Celebrating the 15th Anniversary of Green Day’s ‘American Idiot’

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Published September 25, 2019
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The Montclarion
Green Day's famous American Idiot album cover. Photo courtesy of Billboard.

You’ve probably thought nothing more of “Wake Me Up When September Ends,” other than the fact that it perfectly describes how you feel due to the pressure and stress at the start of the new semester. Sounds about right, doesn’t it? However, the message is not that simple.

Often referred to as some of the pioneers of emo and punk rock, Green Day has blessed us with their hard-hitting anthems, lyrical genius and unequivocal cool factor. They are no strangers to telling the world how they feel about social and political issues, especially if those opinions are controversial.

On Sept. 20, 2004, Green Day’s concept album “American Idiot” was released, featuring mega hits such as “Holiday,” “Wake Me Up When September Ends” and “Boulevard of Broken Dreams.”

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The members of Green Day looking rebellious yet effortlessly cool. Photo courtesy of Billboard.

Despite heavy radio play, these songs contain some of the most brilliant lyrics of the early 2000s, containing messages that are often overlooked due to Billie Joe Armstrong’s mesmerizing vocals and the band’s famous guitar riffs. What most people don’t know is that American Idiot was written with a sense of anger during Bush’s presidency and their frustrations with media portrayal. 15 years later, Green Day’s semi-autobiographical album can be applied to fuel the anger that those today are experiencing in the wake of Trump’s presidency.

Let’s take a look at the meaning behind the band’s title track, “American Idiot.” When it came out in 2004, it was nominated for record of the year, and with good reason. This song is representative of the opinions and feelings experienced during Bush’s re-election and how the American people are controlled by biased media outlets. Armstrong sings, “don’t wanna be an American idiot, one nation controlled by the media,” sung with his famous angsty delivery. His lyrics are fueled with discontent and anger, further expressing how he didn’t want the nation to be run by those with harsh and conservative “redneck” values.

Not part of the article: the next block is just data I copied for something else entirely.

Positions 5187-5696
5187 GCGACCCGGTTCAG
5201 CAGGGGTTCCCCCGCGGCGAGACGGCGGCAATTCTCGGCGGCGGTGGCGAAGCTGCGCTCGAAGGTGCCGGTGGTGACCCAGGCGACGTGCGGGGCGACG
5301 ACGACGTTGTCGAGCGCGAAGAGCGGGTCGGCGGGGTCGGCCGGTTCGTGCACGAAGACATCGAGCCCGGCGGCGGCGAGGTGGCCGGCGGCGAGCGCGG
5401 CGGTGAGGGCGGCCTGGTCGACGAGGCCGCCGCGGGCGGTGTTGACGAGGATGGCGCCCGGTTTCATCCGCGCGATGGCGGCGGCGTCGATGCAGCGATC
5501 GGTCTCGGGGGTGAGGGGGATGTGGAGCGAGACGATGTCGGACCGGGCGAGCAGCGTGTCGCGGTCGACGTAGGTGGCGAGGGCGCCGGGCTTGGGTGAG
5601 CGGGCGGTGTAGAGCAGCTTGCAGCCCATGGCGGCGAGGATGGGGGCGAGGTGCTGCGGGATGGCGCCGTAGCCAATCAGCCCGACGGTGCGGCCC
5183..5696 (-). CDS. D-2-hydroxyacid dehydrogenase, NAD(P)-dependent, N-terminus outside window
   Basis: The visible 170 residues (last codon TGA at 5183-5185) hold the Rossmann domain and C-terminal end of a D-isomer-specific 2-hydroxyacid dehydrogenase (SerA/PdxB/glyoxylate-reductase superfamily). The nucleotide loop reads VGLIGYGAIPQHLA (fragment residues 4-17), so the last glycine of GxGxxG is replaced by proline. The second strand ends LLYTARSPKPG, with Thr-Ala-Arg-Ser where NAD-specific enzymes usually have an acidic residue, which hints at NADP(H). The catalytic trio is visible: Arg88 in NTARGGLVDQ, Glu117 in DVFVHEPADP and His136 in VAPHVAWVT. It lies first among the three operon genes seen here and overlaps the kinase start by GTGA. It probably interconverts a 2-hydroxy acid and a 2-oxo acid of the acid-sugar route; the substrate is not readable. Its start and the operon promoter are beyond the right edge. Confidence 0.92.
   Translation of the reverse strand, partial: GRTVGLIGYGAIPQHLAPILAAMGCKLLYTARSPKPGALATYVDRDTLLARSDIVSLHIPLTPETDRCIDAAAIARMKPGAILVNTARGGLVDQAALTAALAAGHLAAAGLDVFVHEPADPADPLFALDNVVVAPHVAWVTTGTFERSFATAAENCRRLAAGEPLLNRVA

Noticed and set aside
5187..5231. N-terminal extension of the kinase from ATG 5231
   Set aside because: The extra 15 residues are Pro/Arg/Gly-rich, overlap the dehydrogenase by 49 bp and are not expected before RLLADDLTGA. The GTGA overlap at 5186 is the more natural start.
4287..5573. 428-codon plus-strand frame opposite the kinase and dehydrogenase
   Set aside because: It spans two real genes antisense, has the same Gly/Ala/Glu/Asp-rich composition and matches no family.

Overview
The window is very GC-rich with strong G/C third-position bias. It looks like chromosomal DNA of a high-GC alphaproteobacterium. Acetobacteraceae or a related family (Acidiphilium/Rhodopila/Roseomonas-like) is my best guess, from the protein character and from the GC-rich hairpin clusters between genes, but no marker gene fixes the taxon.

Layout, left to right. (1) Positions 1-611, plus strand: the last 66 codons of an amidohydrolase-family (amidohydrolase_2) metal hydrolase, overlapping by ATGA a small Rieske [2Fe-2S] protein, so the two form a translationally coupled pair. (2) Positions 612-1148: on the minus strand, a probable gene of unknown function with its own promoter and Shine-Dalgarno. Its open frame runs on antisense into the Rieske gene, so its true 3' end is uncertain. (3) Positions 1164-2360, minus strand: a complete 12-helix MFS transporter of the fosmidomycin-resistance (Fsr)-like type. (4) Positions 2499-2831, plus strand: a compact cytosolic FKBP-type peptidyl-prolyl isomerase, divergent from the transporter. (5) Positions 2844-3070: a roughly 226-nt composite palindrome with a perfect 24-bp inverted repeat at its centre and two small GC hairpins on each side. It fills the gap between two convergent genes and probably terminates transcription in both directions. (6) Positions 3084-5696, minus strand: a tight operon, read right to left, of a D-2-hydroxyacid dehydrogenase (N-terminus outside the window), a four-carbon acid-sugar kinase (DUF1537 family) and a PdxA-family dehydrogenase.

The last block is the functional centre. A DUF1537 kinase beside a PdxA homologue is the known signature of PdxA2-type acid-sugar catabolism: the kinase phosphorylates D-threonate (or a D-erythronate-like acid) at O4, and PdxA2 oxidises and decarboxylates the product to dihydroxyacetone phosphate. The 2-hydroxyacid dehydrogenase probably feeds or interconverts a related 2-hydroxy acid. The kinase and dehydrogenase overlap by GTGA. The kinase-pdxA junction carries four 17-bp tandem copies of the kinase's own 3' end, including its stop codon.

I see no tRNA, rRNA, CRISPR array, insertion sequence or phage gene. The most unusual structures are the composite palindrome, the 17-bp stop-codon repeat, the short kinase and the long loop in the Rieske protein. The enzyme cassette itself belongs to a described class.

The outrage that we have been experiencing in our country during Trump’s presidency makes this track more relevant now than ever. It’s arguable that our current president could be deemed an “American Idiot” by a large amount of people. This song has a new sense of importance with a message that remains universal. In the Trump era, the significance of this song is heightened, as an overwhelming amount of people despise our president, fighting for a better figure to run our country in the coming election.

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The famous trio (Mike Dirnt, Billie Joe Armstrong, and Tre Cool). Photo courtesy of Encyclopedia Brittanica.

Though many songs on the album are open to interpretation for the listener, each song was written with clear intent and meaning, contributing to the punk rock opera that one experiences while listening to this album.

The song “Holiday,” which talks about the wars in Iraq and Bush’s power-hungry mindset, contains overlapping references to one of the albums’ characters, “Jimmy,” who breaks free from “idiot America” to go enjoy his holiday. This is just one of the sophisticated storylines that the album features. American Idiot also features a character named “Whatshername,” a girl Jimmy falls in love with because of her rebellious nature.

In short, each song on the album contributes to the narrative, focusing on the fictional character, Jimmy, and his life. Every song alludes personal issues, opinions and beliefs that the band members have dealt with in their own lives.

That being said, this album is timeless and extremely relatable. It’s only fair to celebrate a masterpiece bursting with lyrical sophistication that is simple, yet effective and catchy. Anyone can relate to Green Day’s sense of oppression toward social and political issues to this day. This album is truly a period piece that will evolve and continue to adapt to current happenings in the world, even 15 years from now.

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